I again recommend doing the day trip to Tripoli with my friend Mohammad. He will know what the up to date situation is and will never take you anywhere if it is not 100% safe. In addition, he will probably make a few stops along the way and show you other interesting places like the Mussaylha Fort in Batroun.
Arriving and Departing from Beirut
If you fly to Lebanon, you will land in the Beirut – Rafic Hariri International Airport. Some budget airlines fly to Beirut via Istanbul so you might need more than one flight to get to Lebanon. As you are traveling to a different country, you need to do a research about the visa and the documents you may need to enter Lebanon. Passport holders of 79 countries are eligible for visa on arrival as long as they don’t have any Israeli stamps.
To get to the city, you can arrange an airport pickup with a White Taxi. For that, just email them at email@example.com with your flight details and your destination. They charge 26,000 L.L or 17$.
The security at the Beirut airport is pretty tight, so for your departure, you should definitely try to get there a few hours before your flight time. Expect to have to wait in the passport control line and go through some security checks.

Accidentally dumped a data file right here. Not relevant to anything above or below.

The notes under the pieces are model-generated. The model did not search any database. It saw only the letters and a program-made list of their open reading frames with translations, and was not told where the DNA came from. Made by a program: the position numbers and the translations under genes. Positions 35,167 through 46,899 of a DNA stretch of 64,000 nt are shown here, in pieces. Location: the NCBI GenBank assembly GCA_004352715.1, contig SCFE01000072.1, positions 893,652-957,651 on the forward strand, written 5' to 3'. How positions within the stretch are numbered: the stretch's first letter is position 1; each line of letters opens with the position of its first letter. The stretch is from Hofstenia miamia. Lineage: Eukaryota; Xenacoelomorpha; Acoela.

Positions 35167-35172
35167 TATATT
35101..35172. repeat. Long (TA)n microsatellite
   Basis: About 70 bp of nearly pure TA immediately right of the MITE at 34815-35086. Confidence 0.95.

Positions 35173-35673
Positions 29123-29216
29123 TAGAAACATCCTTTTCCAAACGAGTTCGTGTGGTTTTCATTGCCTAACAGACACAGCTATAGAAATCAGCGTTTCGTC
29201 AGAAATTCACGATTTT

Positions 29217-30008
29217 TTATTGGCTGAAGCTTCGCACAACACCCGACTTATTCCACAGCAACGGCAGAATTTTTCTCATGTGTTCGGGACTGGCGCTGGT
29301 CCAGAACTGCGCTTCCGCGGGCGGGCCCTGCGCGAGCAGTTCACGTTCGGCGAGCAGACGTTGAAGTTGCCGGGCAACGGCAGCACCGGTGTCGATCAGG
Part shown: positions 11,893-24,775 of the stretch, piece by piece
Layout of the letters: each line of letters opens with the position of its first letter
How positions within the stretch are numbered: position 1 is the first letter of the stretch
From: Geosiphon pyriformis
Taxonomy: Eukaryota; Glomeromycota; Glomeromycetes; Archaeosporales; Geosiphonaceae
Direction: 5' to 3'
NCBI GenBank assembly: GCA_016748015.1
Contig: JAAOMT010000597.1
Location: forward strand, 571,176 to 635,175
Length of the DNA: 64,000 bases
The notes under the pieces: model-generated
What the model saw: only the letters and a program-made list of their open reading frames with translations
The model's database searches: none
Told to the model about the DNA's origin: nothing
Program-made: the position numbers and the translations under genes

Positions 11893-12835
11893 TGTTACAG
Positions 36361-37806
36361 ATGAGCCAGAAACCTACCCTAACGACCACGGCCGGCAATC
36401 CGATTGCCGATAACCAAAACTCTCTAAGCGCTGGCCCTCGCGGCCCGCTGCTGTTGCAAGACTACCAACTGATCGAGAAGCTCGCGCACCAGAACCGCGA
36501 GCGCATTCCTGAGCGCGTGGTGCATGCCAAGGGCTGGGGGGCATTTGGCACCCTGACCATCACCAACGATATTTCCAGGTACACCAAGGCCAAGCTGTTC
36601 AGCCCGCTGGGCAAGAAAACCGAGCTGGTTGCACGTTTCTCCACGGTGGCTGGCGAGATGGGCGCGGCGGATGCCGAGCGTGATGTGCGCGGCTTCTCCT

Where to stay in Beirut
Beirut is full of upscales hotels. But, I guess you would not be reading this post if you could afford that kind of accommodation, so I will go directly to the budget options. Although there are not many budget hostels and Airbnb and Couchsurfing are also not so popular, there are luckily a couple of good options:
Hostel Beirut – Although its facilities are basic and maybe not the most comfortable, staying at Hostel Beirut probably was the best hostel experience I have ever had. Besides its good location (very close to the bar scene in Armenia street), what I enjoyed most was the friendly vibe of this hostel. Very social, communal and authentic, Hostel Beirut is ideal for solo travelers or anyone who wants to enjoy and make new friends. Another thing to consider is Hostel Beirut was set up as an NGO, so the money that you pay actually goes towards educational projects for young refugees. They can also help you if you are interested in volunteering or studying the Arabic language. I highly recommend staying at Hostel Beirut!
- Saifi Urban Gardens – I didn’t stay at Saifi Urban Gardens but had dinner at its restaurant (that was very good) and saw the nice looking hostel facilities. This hostel is newer than Hostel Beirut and seems to be in better care too. Their shared rooms are also a bit cheaper (18$). I guess if comfort is your priority, this hostel might be a better option for you, but I would still choose Hostel Beirut for its vibe and in order to support the social projects they work in.
How to get around in Beirut
Since almost everyone in Lebanon has a car, Beirut does not really have a great public transport network. However, there are ways to get around. Something you will need to remember is the difference between service, servicein and taxi.